For a quick recap, the Graphic Design 101 series is based on curriculum I have been teaching for Grades 4-8. You can see my previous posts here.
This lesson is on Dominance and Hierarchy in Design. As I wrote 'How to Show Dominance' on the board in my classroom, I realized that statement could have a very negative connotation in other circumstances. But in design, dominance is a good thing! Something has to stand out to attract the viewers' attention, so that they will read the whole message. In a world with so much visual activity swirling around us, you don't want your design to be lost in an endless sea of information.
I identified six basic ways to show dominance in a design.
1. Scale/Size > The biggest element in your design is often the first thing a viewer sees.
2. Value > A smaller item, that is darker than the rest of the design can also be a focal point.
3. Color > Any item that is in stark color contrast to the rest of the design will easily be the first thing to grab attention.
4. Style > Anything in the design that is a different style than the majority of the design, whether shape, texture, content (graphic vs. text), will pop out and create interest.
5. Proximity > Something set apart from the rest of the group, usually by white space, will appear to have more visual importance.
6. Density > Depending on the design, density can be tricky. Sometimes the eye will flock to the "heavier" content, because it is bolder, busier and louder. Other times the eye will first rest in the emptier, "lighter" content.
Next we talked briefly about hierarchy. The general rule is that there should be about three steps to hierarchy in your design. You can remember this by thinking of a book cover, in which Title, Subtitle, and Author usually decrease in size in that order.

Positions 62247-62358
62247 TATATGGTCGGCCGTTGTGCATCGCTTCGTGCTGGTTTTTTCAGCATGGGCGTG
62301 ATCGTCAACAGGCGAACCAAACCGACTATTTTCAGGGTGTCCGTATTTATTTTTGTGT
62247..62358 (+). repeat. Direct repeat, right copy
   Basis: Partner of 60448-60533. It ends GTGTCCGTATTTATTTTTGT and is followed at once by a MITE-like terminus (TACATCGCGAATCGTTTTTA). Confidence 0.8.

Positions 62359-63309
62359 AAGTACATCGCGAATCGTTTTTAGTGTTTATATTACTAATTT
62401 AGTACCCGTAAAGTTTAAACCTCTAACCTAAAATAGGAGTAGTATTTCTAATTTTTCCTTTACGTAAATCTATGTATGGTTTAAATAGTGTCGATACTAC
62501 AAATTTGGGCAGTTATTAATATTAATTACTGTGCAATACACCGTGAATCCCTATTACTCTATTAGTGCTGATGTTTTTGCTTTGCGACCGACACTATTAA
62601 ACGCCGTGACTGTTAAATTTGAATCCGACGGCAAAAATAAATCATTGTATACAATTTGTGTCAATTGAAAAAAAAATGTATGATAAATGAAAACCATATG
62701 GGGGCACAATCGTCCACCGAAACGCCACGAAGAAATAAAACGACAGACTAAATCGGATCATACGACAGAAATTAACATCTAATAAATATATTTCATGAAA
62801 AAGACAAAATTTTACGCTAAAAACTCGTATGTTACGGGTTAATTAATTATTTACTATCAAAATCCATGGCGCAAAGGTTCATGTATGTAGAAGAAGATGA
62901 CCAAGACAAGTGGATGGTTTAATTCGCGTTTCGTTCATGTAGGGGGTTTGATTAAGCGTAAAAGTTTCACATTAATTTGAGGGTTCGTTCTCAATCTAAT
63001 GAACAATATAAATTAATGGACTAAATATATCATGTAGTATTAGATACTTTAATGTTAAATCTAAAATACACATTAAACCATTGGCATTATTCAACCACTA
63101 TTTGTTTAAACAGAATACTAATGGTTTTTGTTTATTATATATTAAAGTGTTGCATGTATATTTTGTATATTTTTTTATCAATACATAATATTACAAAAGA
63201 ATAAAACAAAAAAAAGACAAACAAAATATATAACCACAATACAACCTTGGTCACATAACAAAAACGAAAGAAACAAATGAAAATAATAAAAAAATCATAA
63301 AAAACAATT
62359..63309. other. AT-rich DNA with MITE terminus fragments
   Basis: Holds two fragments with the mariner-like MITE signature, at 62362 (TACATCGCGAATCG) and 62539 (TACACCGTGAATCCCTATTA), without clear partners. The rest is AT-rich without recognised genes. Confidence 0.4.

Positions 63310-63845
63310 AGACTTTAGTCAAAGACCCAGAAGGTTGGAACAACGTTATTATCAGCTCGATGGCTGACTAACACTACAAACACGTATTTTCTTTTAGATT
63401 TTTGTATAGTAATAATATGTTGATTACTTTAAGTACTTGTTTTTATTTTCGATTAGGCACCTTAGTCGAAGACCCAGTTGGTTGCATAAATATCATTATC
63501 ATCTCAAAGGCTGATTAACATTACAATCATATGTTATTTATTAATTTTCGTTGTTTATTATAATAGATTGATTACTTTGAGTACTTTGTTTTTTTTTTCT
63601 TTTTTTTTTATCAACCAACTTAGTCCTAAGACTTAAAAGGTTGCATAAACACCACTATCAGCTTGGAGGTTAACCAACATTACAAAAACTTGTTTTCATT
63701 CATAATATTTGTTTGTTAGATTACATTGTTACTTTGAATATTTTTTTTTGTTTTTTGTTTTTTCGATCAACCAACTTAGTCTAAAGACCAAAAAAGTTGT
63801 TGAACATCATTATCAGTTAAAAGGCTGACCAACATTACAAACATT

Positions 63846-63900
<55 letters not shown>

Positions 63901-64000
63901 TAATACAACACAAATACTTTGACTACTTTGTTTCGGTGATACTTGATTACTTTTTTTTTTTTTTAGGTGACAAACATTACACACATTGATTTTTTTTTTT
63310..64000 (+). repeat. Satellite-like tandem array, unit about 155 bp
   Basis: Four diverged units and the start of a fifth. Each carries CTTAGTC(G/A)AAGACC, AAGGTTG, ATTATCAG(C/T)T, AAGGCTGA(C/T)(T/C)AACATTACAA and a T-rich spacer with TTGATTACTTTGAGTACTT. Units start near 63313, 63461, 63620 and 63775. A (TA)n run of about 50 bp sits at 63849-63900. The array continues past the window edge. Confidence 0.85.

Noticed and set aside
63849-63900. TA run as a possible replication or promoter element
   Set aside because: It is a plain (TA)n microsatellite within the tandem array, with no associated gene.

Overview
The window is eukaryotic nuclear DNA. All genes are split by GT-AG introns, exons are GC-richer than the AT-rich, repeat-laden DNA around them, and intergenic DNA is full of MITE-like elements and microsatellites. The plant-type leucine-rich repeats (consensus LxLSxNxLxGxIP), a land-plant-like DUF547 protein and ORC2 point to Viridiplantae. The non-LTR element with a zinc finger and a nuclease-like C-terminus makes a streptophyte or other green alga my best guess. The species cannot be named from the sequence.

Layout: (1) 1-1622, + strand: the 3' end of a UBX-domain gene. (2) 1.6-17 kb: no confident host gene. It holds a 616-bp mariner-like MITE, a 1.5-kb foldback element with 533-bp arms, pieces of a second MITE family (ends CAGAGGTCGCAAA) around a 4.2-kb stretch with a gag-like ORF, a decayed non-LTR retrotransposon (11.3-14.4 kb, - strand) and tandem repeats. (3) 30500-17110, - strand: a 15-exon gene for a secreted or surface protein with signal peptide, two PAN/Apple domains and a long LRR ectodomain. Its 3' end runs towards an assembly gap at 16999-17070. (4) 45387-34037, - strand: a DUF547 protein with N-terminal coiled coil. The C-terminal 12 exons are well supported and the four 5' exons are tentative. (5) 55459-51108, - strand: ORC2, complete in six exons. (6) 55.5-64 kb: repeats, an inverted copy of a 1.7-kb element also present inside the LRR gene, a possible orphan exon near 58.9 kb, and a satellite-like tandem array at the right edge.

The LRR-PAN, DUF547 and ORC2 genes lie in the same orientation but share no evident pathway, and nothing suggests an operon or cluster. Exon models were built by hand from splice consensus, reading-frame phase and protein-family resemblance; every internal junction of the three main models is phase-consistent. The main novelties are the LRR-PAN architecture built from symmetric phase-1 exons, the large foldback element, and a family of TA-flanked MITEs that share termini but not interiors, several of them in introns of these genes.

To finish off the lesson, I gave the students an activity to reinforce the concepts. First, they divided a sheet of paper into four equal parts. Using the phrase "My Name is ______", they were to practice at least four of the six ways of showing dominance, one in each box. The easiest ones for them to grasp were size, style and color. I had to encourage many of them to make the difference, or contrast, between the items more distinct, so that the dominant word really stood out.
I made them do everything by hand since I haven't introduced the computer yet. But this would be a great introductory project for the computer or typography. Here's my own digital version. I tried really hard to keep it to only one contrasting element per graphic, but in a real project, you make the biggest impact when you combine several of the elements. For instance, a great heading might be large, a different color, a different style and set apart from the rest of the text!
Luke and I are married and have four little munchkins that travel the world with us. I blog about living overseas, travel, kids, education and graphic design.
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